PARIS. When Renault Trucks brings diesel hybrids to the world, they won’t run on electricity alone, even though customers would like them to.
“We propose a hybrid that will never be purely electric,” said Robert Desportes, director of alternative fuel projects for the company. “The best answer is to have the electric motor boosting the acceleration.”
One client has asked Renault to develop a hybrid that would have an electric-only range of 50 km, but for that, said Desportes, “you need an electric truck or a bi-mode.”
There were examples of both at the Michelin Challenge Bibendum in France June 8-11. Renault Trucks displayed its 10-ton electric Midlum delivery truck with a range of 60 km on lead acid batteries that it makes with a partner for L’Oreal, the luxury goods company. A small Italian company, Micro-Vett, presented its converted 3.5-ton Iveco Daily that can switch between the normal 2.4-liter diesel and a lead-acid battery pack that gives a silent running range of 25-30 km.
Customer interest in alternative powertrains is based mainly on silence. L’Oreal, which makes perfumes, wants to distinguish its delivery fleet in Paris with quiet delivery, even though the trucks cost twice as much with their 3 tons of batteries and electric motor. Micro-Vett has sold 10 trucks in Milan as ambulances that pick up their patients on diesel power but deliver them into the hospital quiet zone running on electricity.
The problem for Renault Trucks, and its sister brands Mack and Volvo, is a hybrid running on pure electricity would require two sets of controls for the steering and brakes--and if it were to have 50 km of range, would need 3 tons of battery. All that adds cost, said Desportes, and in the truck business “it is good to have it not too costly.”
Aside from L’Oreal, only government units are supporting the cost of developing cleaner powertrains.
“We live because Italy gives money to the regions that wish to have zero-emission vehicles,” said Marco Ravagli, gm of Micro-Vett. His Bi-Mode Dailys cost 43,000 euros. “We are a little firm, but the first in Italy.”
Firemen near Bologna, Italy, are using a Micro-Vett Daily powered with a lithium-ion battery pack. If tests succeed, the all-electric range will be extended to 100 km, said Ravagli, and the battery pack could be in production in 5-6 years. He favors developing a bi-mode rather than a hybrid powertrain because hybrid power control is far more complicated, and because the constant recharging of the hybrid model may reduce the battery life. The lead-acid batteries can be recharged nightly from the grid 1,000 times, but in a hybrid they might recharge only 700-800 times, said Ravagli.
The real future for electric power, he said, will be fuel cells.
Renault Trucks, AB Volvo and Mack Trucks will get a boost in their diesel hybrid development from Nissan Diesel, said Dany Boulanger, head of global marketing for Renault Trucks. Nissan Diesel has agreed to furnish trucks in the 7.5-18 ton Midlum class, including diesel hybrid powertrains. AB Volvo and Mack Trucks have shown prototypes of heavy trucks using a hybrid system called I-SAM consisting of a combined starter, drive motor and alternator. Boulanger provided no details on how the Japanese technology might differ.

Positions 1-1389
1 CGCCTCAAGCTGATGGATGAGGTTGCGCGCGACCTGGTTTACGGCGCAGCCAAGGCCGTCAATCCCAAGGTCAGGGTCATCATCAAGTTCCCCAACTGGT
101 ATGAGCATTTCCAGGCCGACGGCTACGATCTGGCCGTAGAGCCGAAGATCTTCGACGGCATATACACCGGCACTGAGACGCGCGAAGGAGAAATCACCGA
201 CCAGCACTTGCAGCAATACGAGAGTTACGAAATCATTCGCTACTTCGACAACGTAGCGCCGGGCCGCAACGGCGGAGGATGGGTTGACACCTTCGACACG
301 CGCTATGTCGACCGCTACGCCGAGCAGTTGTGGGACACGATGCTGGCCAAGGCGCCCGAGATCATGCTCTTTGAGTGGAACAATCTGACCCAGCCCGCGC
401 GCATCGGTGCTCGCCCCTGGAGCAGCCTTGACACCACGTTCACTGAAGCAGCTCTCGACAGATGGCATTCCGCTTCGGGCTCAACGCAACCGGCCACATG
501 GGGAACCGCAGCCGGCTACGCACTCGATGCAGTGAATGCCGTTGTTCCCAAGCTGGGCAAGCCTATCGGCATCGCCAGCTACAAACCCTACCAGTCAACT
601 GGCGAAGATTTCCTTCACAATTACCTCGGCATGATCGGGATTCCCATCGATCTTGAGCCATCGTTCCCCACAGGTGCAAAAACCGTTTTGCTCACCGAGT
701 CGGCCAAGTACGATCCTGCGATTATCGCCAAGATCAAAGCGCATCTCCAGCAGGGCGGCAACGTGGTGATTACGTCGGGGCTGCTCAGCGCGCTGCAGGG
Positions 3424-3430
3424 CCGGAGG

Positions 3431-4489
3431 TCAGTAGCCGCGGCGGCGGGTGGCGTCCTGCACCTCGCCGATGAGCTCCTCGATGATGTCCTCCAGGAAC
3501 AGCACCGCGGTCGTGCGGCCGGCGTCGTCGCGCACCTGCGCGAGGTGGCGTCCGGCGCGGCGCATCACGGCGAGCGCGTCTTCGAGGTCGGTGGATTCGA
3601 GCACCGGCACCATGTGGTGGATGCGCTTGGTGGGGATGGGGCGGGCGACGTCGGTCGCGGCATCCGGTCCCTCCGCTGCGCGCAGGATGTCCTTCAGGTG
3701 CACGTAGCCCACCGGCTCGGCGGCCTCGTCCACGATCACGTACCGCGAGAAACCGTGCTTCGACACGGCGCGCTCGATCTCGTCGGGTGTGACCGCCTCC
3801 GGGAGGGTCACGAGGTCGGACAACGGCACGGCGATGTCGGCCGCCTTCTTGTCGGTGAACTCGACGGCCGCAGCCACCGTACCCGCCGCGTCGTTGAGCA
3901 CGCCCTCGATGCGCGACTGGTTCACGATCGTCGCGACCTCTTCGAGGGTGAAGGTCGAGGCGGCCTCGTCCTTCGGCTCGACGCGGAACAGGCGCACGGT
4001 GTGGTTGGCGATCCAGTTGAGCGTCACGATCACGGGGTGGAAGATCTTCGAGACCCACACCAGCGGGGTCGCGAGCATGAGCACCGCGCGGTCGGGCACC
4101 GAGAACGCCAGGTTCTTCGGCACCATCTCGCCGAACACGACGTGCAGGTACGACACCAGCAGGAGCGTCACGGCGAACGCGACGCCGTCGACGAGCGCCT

Besides L’Oreal, the French post office has purchased some all-electric Renault Midlum trucks for city delivery use prepared by Ponticelli VI. Ponticelli also makes an electric version of a 20-ton Renault that it calls Puncher, and it makes natural gas conversions.
The City of Paris is behind another Renault Trucks project – a garbage truck powered by natural gas, which adds 30,000 euros to the cost. Renault Trucks has delivered 200 of the gas-powered trucks, and will deliver 200 more.
However, Renault Trucks believes neither has a future. Packaging the gas containers required for a garbage truck is difficult, and range is a problem. “It takes 800 liters of gas to provide the same range as 160 liters of diesel,” said Desportes. In addition, there are so many rules regarding gas-powered vehicles in France that companies are reluctant to get involved.
None of the vehicles on display at Challenge Bibendum were being presented for the first time.
Jan Verhaeghe of CompositTrailer showed his 3,950 kg flatbed trailer, being marketed in North America by Martin Marietta. He has about 100 on the road in Europe; North American sales are smaller. Later this year he will lighten the trailer by switching to composite springs from LiteFlex LLC, of Englewood, OH.
Valeo displayed the HyTrans, a Ford Transit van with a stop-start system tied to a 42-volt battery. Higher voltage makes it easier to crank the diesel engine for restarts, said Joseph Guertler, the engineer in charge of Valeo’s belt-driven start-stop systems. While the only ones now in production are in the small Citroen C2 and C3 hatchbacks, stop-start systems are sold into other passenger cars beginning in 2007-2008, and in 2009 they will show up in light delivery vans like the Transit, he said. While stop-start gains only about 6% in the urban driving cycle, it saves 15% of fuel in real-life driving in dense cities like Paris or London.
Michelin started its Challenge Bibendum in 1998 as a way to promote sustainable road transportation, gathering green cars and trucks from large and small manufacturers to call attention to future energy challenges. Some 73% of European freight movements and 84% of passenger displacements use roads.